Emergency Couple is a fantastic drama, fast-paced with incredible romantic nuance and an aching, so-real-it-hurts chemistry between leads Song Ji-Ho and Choi Jin-hyuk. Medical dramas always sound boring, but I’ve discovered over years of drama-watching that in fact they’re wonderful fodder for romance, mainly because it sets up the leads to work together in a high-stakes, dramatic environment in which they are constantly forced to interact.
Tag Archives: Kdramas
Ordinarily, I’d stay as far away from a drama centering on a man with split-personality disorder as Indiana Jones from a pit of snakes – but it’s been a down weekend, I’ve rarely not liked Hyun Bin, and there’s a lack of dramas in my weekly TV schedule now that Pinocchio has aired. So I thought I’d give this a shot.
It’s a dark season for new television. On both sides of the pond – and in this case by “pond” I don’t mean England and the United States but Korea and the United States – the new series that have debuted in the fall have almost universally been disappointments. Here in the U.S., the overwhelming majority of good (and highly-rated television) currently on is the returning favorites, and among the few new successful shows are How to Get Away with Murder and The Flash. The dramas that have premiered and aired in the past few months have also almost all been disappointments, and at this point I’m just impatiently waiting for Pinocchio (starring my love Park Shin Hye!) later this month, Healer in December, and Jekyll, Hyde (starring Hyun Bin!) in January.
The most puzzling thing about this slightly odd drama is that it’s not based on a manwha. It seems tailor-made to have been based on one of the melodramatic, romantic manwhas that are so often the rage in Korea and Japan. And yet it’s an original creation from screenwriter Kim Kyu Wan – to which all I can say is, you got grit, to break from the tailor-made drama template most screenwriters use in this way. Kim Kyu Wan tends to write problematic dramas with a lot of potential, like Cinderella’s Sister and Robber. Iron Man centers on Joo Hong Bin (Lee Dong Wook), the oddball CEO of a hugely successful game company (video games, not board games). A chance encounter with Son Se Dong, an aspiring game designer, and the unexpected appearance of a young son he didn’t know existed, turns Hong Bin’s world upside down.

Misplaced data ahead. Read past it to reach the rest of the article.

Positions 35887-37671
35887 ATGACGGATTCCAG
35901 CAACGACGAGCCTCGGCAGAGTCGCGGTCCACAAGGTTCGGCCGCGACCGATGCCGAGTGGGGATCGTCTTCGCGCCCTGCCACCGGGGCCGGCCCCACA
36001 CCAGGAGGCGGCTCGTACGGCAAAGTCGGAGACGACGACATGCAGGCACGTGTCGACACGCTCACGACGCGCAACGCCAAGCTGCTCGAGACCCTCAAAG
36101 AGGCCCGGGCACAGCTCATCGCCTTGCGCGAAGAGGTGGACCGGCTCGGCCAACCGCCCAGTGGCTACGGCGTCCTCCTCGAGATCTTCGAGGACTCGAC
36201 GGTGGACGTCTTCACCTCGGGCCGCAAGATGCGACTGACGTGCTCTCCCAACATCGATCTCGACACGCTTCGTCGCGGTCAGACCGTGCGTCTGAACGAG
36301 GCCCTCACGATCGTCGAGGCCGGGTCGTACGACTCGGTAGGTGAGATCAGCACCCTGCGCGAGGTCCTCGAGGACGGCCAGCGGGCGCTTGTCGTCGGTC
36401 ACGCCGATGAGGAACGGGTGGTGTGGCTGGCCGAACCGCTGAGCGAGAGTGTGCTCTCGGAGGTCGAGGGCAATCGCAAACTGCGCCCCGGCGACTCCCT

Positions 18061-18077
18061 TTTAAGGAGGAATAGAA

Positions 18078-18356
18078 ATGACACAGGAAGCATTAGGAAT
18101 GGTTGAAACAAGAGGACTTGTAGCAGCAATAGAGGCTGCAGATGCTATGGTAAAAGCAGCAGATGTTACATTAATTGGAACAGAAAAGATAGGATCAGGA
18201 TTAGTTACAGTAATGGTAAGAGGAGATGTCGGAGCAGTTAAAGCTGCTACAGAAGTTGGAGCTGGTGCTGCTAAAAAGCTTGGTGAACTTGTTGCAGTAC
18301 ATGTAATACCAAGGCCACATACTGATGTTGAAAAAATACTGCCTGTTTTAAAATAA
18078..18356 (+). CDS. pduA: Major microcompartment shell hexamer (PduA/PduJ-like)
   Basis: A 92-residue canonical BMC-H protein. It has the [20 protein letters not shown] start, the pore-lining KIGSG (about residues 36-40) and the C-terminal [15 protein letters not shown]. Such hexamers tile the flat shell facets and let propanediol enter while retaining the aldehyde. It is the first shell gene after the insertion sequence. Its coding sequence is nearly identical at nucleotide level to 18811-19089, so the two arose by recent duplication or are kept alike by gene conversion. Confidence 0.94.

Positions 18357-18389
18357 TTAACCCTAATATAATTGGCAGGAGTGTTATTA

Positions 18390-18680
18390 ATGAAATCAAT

1)Coffee Prince (Kdrama). This is one of the most famous kisses in drama-land, and for good reason. Our hero FINALLY conquers his panic, fear, confusion and repression, grabs the paint-spattered Eun-Chan in the deserted coffeeshop, and kisses her with long-simmering heat and passion. Perfect setting, great buildup, long-held kiss – good stuff.
Once upon a long, long, time ago (okay, it was about three years), this girl was obsessed with Asian dramas. Mostly Korean and Taiwanese with a smattering of Japanese. A Taiwanese friend in college introduced me to Asian TV series, widely available with English subtitles via various streaming sites, and the rest, as they say, is history. Throughout college, I went on a long spiral of total obsession, and even spent two years doing freelance writing for Dramafever.com, the U.S.-based “Netflix for dramas”. Be that as it may, the spark eventually faded and I’m largely moved on, but I still have a huge amount of fondness in my heart for this genre. So here is my list of my 12 favorite dramas, culled from the hundreds I watched or experienced during that time period. Will be split into three parts; this part covers #9-#12.